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Project Interruption of Malaria Transmission Vaccine Strategies
Framework programme:
Project number:
EC contribution:
€ 2 499 962
36 months
Starting date:
1 March 2000

Keywords: Transmission; blockade; vaccines; malaria


Malaria is one of the major infectious diseases in the world with tremendous impact on quality of life. Malaria control is difficult and the available tools are limited. Vaccines designed for different stages of the parasite life cycle will be the only long-term and cost-effective tool to control this ever growing problem. Malaria vaccines aim at interruption of the life cycle of Plasmodium falciparum by vaccine-induced immune responses. The sexual stages of the cycle occur in the human host and in the mosquito vector, and are responsible for transmission and spread of the parasite in the population. Sexual stage vaccines aim at an arrest of the transmission and therefore spread or (re-)introduce the disease in a risk area.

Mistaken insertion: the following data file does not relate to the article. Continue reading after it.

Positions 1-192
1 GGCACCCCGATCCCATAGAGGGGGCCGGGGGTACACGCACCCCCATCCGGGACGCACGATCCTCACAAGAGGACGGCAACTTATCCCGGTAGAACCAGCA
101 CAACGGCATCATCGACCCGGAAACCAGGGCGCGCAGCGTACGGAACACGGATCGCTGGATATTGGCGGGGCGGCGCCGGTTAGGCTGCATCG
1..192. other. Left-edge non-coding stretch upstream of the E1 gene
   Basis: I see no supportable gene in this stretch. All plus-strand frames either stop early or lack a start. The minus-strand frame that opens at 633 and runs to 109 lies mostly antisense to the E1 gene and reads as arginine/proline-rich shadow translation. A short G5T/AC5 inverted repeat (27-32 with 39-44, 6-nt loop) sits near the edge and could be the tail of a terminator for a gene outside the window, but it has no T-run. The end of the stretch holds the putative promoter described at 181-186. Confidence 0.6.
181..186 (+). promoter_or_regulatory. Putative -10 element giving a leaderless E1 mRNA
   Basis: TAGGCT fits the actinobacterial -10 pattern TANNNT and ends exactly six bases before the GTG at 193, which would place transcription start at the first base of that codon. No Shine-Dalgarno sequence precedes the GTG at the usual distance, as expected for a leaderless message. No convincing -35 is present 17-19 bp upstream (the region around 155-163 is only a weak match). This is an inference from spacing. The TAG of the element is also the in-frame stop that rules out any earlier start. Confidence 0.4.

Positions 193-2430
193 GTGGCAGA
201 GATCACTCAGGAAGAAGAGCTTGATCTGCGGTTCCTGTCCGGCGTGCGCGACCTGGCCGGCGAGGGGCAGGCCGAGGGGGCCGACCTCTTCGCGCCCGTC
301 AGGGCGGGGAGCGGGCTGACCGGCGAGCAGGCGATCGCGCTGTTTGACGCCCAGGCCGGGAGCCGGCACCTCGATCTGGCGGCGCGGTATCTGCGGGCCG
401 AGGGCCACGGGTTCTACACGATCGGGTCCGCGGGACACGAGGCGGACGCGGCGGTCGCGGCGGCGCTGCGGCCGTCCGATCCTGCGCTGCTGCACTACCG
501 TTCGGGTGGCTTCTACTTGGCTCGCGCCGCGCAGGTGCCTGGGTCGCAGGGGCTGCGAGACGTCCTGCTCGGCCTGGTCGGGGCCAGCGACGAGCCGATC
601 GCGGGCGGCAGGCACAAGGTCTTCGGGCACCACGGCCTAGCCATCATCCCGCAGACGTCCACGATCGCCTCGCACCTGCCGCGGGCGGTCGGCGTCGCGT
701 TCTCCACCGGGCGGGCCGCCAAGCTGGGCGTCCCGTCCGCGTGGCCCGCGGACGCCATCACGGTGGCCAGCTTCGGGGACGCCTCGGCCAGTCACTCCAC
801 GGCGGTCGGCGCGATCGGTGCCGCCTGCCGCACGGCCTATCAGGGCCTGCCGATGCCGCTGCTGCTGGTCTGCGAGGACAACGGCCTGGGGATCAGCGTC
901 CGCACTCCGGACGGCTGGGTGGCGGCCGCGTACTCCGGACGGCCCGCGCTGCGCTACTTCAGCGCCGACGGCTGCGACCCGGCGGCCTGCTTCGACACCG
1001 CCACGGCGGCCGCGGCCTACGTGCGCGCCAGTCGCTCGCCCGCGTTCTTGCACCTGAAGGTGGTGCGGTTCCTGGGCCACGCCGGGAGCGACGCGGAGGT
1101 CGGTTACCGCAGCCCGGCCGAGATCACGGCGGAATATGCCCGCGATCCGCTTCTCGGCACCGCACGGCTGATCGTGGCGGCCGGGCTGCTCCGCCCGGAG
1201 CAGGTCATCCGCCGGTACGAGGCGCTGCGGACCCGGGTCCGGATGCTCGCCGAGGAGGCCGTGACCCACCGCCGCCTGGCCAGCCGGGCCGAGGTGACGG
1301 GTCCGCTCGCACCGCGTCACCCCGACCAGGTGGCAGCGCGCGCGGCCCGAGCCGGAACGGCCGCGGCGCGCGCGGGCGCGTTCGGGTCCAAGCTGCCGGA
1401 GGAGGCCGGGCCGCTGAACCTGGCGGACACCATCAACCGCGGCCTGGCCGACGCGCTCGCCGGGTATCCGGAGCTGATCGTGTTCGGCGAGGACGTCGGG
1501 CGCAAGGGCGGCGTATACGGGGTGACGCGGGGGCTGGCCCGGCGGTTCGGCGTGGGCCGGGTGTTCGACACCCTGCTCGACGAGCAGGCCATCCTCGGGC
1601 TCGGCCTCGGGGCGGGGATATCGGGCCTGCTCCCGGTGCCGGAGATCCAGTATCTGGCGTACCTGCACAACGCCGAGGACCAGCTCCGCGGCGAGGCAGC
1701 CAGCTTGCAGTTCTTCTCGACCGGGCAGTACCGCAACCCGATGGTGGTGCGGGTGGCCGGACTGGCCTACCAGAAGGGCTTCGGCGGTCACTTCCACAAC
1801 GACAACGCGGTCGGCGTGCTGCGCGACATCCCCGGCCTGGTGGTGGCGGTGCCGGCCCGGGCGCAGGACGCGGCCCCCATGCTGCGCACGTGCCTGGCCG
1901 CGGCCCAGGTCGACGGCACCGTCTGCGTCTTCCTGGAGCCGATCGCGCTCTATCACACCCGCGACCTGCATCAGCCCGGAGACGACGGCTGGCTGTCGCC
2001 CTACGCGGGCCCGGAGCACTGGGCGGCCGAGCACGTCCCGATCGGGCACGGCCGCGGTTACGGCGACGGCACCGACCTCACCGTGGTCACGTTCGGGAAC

The objectives are:
  • the production of a transmission-blocking (TB)-Pfs48/45 peptide vaccine up to the phase of clinical testing
  • the identification and characterisation of novel parasite-and/or mosquito-derived targets for TB-immunity
  • the improvement of the bio-assay for the measurement of TB-immunity; identification of correlates of protection.
  • the development of a model for malaria transmission in non-human primates as a tool for functional analysis of vaccine candidates and a pre-screen for vaccine trials in humans.
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